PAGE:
What makes DC’s Legends of Tomorrow one of television’s most delightfully weird shows? It starts with the writing, according to co-executive producer Grainne Godfree, talking to Fandom during a recent press event. “I think we’re constantly trying to surprise each other and make each other laugh,” she says. “We never want this to feel routine. We’ve all been on shows where it feels like it’s a similar type of story every episode, and we don’t want that [here].”
For five years now, Legends has been the wackiest member of the Arrowverse family, tracking a crew of misfit heroes traveling through space and time and the great beyond. So far, in its fifth season, the Legends, led by Sara Lance (Caity Lotz), have met Bugsy Siegel and Marie Antoinette, found themselves the subject of a documentary, visited a version of Hell reminiscent of 1980s Wall Street and gotten caught up in a John Hughes/John Carpenter mash-up adventure.
The process of deciding what an episode will be, the producers all say, begins with the characters — specifically, executive producer Keto Shimizu says, “What do we need to accomplish for the characters and their arcs? We always start with the emotional story.”
Back to Reality (Sort Of)
Once the emotional pinpoints are determined, then it becomes time to focus on what time period the show is set in — and, from there, the genres of storytelling that might be invoked are incorporated. “What are the genres that live in this time period really well, either that have been established before, or that we can totally spin on its head and do something totally different and new? That’s when we start going down the rabbit hole of history, and the characters to bring to it,” Shimizu says.
That last thing is increasingly important this year, because after Season 4’s emphasis on fantastical creatures, Season 5 is refocusing on historical figures like Bugsy Siegel and Marie Antoinette (whose souls have recently escaped Hell). ”This is kind of bringing it back to reality-based [characters] again, which I think is really fun,” co-star Maisie Richardson-Sellers says.
Of course, the details of what they’re asked to do on a weekly basis matter. Lotz says that one of her favorite time periods the show has visited was ancient Japan, as seen in the Season 2 episode “Shogun.” Why? ”The wardrobe was so comfortable [Sara largely wore loose traditional dress] and I had to do a lot of sword fighting,” she says.
She says that the writers are always open to suggestions for time periods, and personally she wants to do a trip to the era of Moulin Rouge: “Can-can dancing could be cool.”
While Season 5 is not complete, enough is in place for the producers to be excited about what’s been evolving, especially with one of the show’s biggest developments: A totally new personality for Zari (Tala Ashe), whose backstory was rewritten at the end of Season 4 and is now a Kardashian-esque influencer who has still found herself a passenger aboard the Waverider.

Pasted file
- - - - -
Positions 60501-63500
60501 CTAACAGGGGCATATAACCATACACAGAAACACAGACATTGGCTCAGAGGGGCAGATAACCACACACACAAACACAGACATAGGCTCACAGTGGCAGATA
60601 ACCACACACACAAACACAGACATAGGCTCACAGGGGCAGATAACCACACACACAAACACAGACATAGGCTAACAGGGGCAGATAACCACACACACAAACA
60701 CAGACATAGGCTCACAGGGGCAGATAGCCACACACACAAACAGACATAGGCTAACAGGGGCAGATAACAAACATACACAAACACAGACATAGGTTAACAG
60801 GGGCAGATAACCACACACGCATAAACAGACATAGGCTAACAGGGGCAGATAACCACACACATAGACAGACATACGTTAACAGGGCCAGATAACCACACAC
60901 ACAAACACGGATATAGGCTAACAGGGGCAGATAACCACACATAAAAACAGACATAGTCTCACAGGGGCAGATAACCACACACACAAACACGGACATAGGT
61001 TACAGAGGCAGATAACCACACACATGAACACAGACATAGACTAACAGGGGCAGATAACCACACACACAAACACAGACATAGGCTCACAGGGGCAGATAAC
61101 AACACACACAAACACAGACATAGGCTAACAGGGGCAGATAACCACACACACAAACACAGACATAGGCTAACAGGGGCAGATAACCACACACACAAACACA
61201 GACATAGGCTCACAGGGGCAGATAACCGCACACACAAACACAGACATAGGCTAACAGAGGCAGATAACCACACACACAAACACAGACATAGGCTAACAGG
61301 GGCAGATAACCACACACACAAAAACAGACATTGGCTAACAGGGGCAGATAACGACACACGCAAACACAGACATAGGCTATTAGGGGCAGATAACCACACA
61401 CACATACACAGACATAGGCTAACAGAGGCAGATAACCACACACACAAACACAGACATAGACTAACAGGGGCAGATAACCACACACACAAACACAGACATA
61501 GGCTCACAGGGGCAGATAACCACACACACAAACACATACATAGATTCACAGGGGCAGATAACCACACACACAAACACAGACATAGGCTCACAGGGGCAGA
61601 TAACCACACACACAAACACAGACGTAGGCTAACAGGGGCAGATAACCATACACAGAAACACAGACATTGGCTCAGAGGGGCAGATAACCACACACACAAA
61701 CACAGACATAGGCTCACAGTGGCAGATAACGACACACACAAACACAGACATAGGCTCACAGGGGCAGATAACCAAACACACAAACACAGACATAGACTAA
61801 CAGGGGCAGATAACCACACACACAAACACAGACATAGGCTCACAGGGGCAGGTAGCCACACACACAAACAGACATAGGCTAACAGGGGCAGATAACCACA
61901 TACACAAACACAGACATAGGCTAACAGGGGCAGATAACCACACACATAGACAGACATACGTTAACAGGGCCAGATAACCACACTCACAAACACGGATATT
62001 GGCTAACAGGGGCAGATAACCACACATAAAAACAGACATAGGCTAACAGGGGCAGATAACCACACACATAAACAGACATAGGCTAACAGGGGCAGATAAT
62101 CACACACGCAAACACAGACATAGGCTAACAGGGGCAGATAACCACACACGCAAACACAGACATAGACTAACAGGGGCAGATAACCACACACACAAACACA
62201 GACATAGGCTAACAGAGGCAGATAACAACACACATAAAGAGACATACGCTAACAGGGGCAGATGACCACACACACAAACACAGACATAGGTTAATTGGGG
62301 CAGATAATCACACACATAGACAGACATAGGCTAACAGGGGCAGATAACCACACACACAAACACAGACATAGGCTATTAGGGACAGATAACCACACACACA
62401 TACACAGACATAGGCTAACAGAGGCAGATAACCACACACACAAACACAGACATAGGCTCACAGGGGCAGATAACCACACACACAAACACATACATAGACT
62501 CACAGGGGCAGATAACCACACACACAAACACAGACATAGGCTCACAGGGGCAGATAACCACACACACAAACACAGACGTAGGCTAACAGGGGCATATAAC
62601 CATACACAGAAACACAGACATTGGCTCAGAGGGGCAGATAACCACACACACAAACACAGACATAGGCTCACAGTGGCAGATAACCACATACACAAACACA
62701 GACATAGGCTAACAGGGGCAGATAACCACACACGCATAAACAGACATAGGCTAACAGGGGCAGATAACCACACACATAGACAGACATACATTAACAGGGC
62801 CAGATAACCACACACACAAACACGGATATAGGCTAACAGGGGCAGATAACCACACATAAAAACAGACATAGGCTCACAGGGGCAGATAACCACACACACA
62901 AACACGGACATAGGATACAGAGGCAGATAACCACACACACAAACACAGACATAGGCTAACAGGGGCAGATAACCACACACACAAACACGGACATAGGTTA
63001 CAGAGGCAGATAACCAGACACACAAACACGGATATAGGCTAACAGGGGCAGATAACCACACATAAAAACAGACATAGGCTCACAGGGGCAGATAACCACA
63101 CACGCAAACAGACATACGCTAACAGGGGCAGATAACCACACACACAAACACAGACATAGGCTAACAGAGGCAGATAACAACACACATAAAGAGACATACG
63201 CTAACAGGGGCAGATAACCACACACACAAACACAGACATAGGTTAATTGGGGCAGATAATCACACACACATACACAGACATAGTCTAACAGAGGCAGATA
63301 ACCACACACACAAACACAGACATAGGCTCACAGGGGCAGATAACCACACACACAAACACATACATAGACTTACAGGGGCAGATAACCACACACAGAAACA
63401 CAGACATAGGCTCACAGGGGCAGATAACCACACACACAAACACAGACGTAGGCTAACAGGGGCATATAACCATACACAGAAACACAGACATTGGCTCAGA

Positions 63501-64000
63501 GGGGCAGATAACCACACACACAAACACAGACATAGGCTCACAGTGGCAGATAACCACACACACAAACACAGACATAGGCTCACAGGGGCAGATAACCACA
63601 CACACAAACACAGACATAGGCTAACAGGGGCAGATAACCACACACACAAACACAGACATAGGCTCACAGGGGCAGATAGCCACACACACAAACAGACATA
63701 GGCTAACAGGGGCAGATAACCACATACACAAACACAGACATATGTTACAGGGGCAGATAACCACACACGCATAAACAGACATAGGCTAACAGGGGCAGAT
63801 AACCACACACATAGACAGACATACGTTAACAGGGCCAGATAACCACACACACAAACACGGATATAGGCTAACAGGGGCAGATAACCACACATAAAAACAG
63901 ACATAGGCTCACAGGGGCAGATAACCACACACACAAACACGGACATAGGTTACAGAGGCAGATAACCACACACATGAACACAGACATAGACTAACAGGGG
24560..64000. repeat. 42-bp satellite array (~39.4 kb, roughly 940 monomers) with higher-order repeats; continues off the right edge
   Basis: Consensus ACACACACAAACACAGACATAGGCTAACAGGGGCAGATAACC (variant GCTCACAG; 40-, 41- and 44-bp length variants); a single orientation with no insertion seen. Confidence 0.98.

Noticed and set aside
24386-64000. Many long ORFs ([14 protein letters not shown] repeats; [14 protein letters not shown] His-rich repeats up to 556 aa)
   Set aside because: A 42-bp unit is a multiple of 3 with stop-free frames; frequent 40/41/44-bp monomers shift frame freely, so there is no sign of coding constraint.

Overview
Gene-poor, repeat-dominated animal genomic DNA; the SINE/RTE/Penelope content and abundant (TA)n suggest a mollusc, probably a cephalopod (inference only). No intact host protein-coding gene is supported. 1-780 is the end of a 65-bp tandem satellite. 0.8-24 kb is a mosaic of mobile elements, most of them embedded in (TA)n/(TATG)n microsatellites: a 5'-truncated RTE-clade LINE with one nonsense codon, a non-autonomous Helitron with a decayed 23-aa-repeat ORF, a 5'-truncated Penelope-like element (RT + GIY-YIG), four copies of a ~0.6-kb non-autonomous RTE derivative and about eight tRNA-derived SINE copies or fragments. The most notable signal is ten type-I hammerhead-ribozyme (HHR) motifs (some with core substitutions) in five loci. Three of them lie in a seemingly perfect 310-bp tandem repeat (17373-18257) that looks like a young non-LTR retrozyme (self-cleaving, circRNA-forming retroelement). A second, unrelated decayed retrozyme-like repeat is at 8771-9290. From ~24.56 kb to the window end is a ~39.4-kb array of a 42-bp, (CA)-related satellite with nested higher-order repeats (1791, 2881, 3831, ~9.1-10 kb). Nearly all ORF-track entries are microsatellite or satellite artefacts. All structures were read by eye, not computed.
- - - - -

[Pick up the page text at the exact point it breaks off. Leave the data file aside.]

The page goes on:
“By the end of the season when you look back, there’s some things where you’re like, we were wildly off, we never got anything close to doing things like that,” executive producer Phil Klemmer says. “Some episodes you just know you’re going to do no matter what — like Marie Antoinette and Zari 2.0 — two influencers of very different ages… I always use the analogy of like an Ouiji board — it’s magic because there’s so many hands guiding the thing around, you don’t know why it’s moving.”
His general hope is that by the end of the season, enough of those elements are woven together in a way so that, he says, “if you rewatch it, you could see the seeds of the finale planted there. Because there’s a real satisfaction when it doesn’t feel like you’re just willy nilly reinventing — that’s the worst thing a show can do is take a right-hand turn.”
The Whiteboard of Secrets
Here is the center of the Legends madness: There is a whiteboard in the writers’ room that never gets erased, that for five seasons now has tracked all of the most insane, wild ideas that the writers have had for the show. “Some of them get checked off throughout the season but a lot of them, they just don’t,” Shimizu says. “Either the stories don’t quite fit or it’s too hard to produce or you know, so yeah, there.”
Keeping this whiteboard alive, on the off chance an old idea might get used down the line, means that proposals (like, say, meeting a very famous British writer) survive from their original inception years ago to today. “When there’s something we really want to do, we will get to it eventually. But sometimes it’s just not the right time,” Shimizu says.
“We always want to simplify — we want there to be more time for characters to be with other characters talking about relatable things,” Klemmer says. “But there are ideas up there that you’re convinced that are so dear that like, if we do this show 10 seasons, we will get to that and one day we’ll cross it off.”
One of those ideas on the board, Klemmer adds, has become the central idea for the show’s recently greenlit sixth season — an idea had been there since the first season. (He wouldn’t specify, of course, what that idea was: “That’s definitely a spoiler.”
Whatever path the show will take, it’ll be totally different from whatever is happening elsewhere in the Arrow-verse. “The other shows have their lane and they’re magnificent lanes. They do their stories with such grace and wonder and awesomeness. But what we get to go all around the different lanes,” Shimizu says. “It’s just so much fun to have a show where anything, literally anything, is possible.”
Legends of Tomorrow airs Tuesdays on the CW.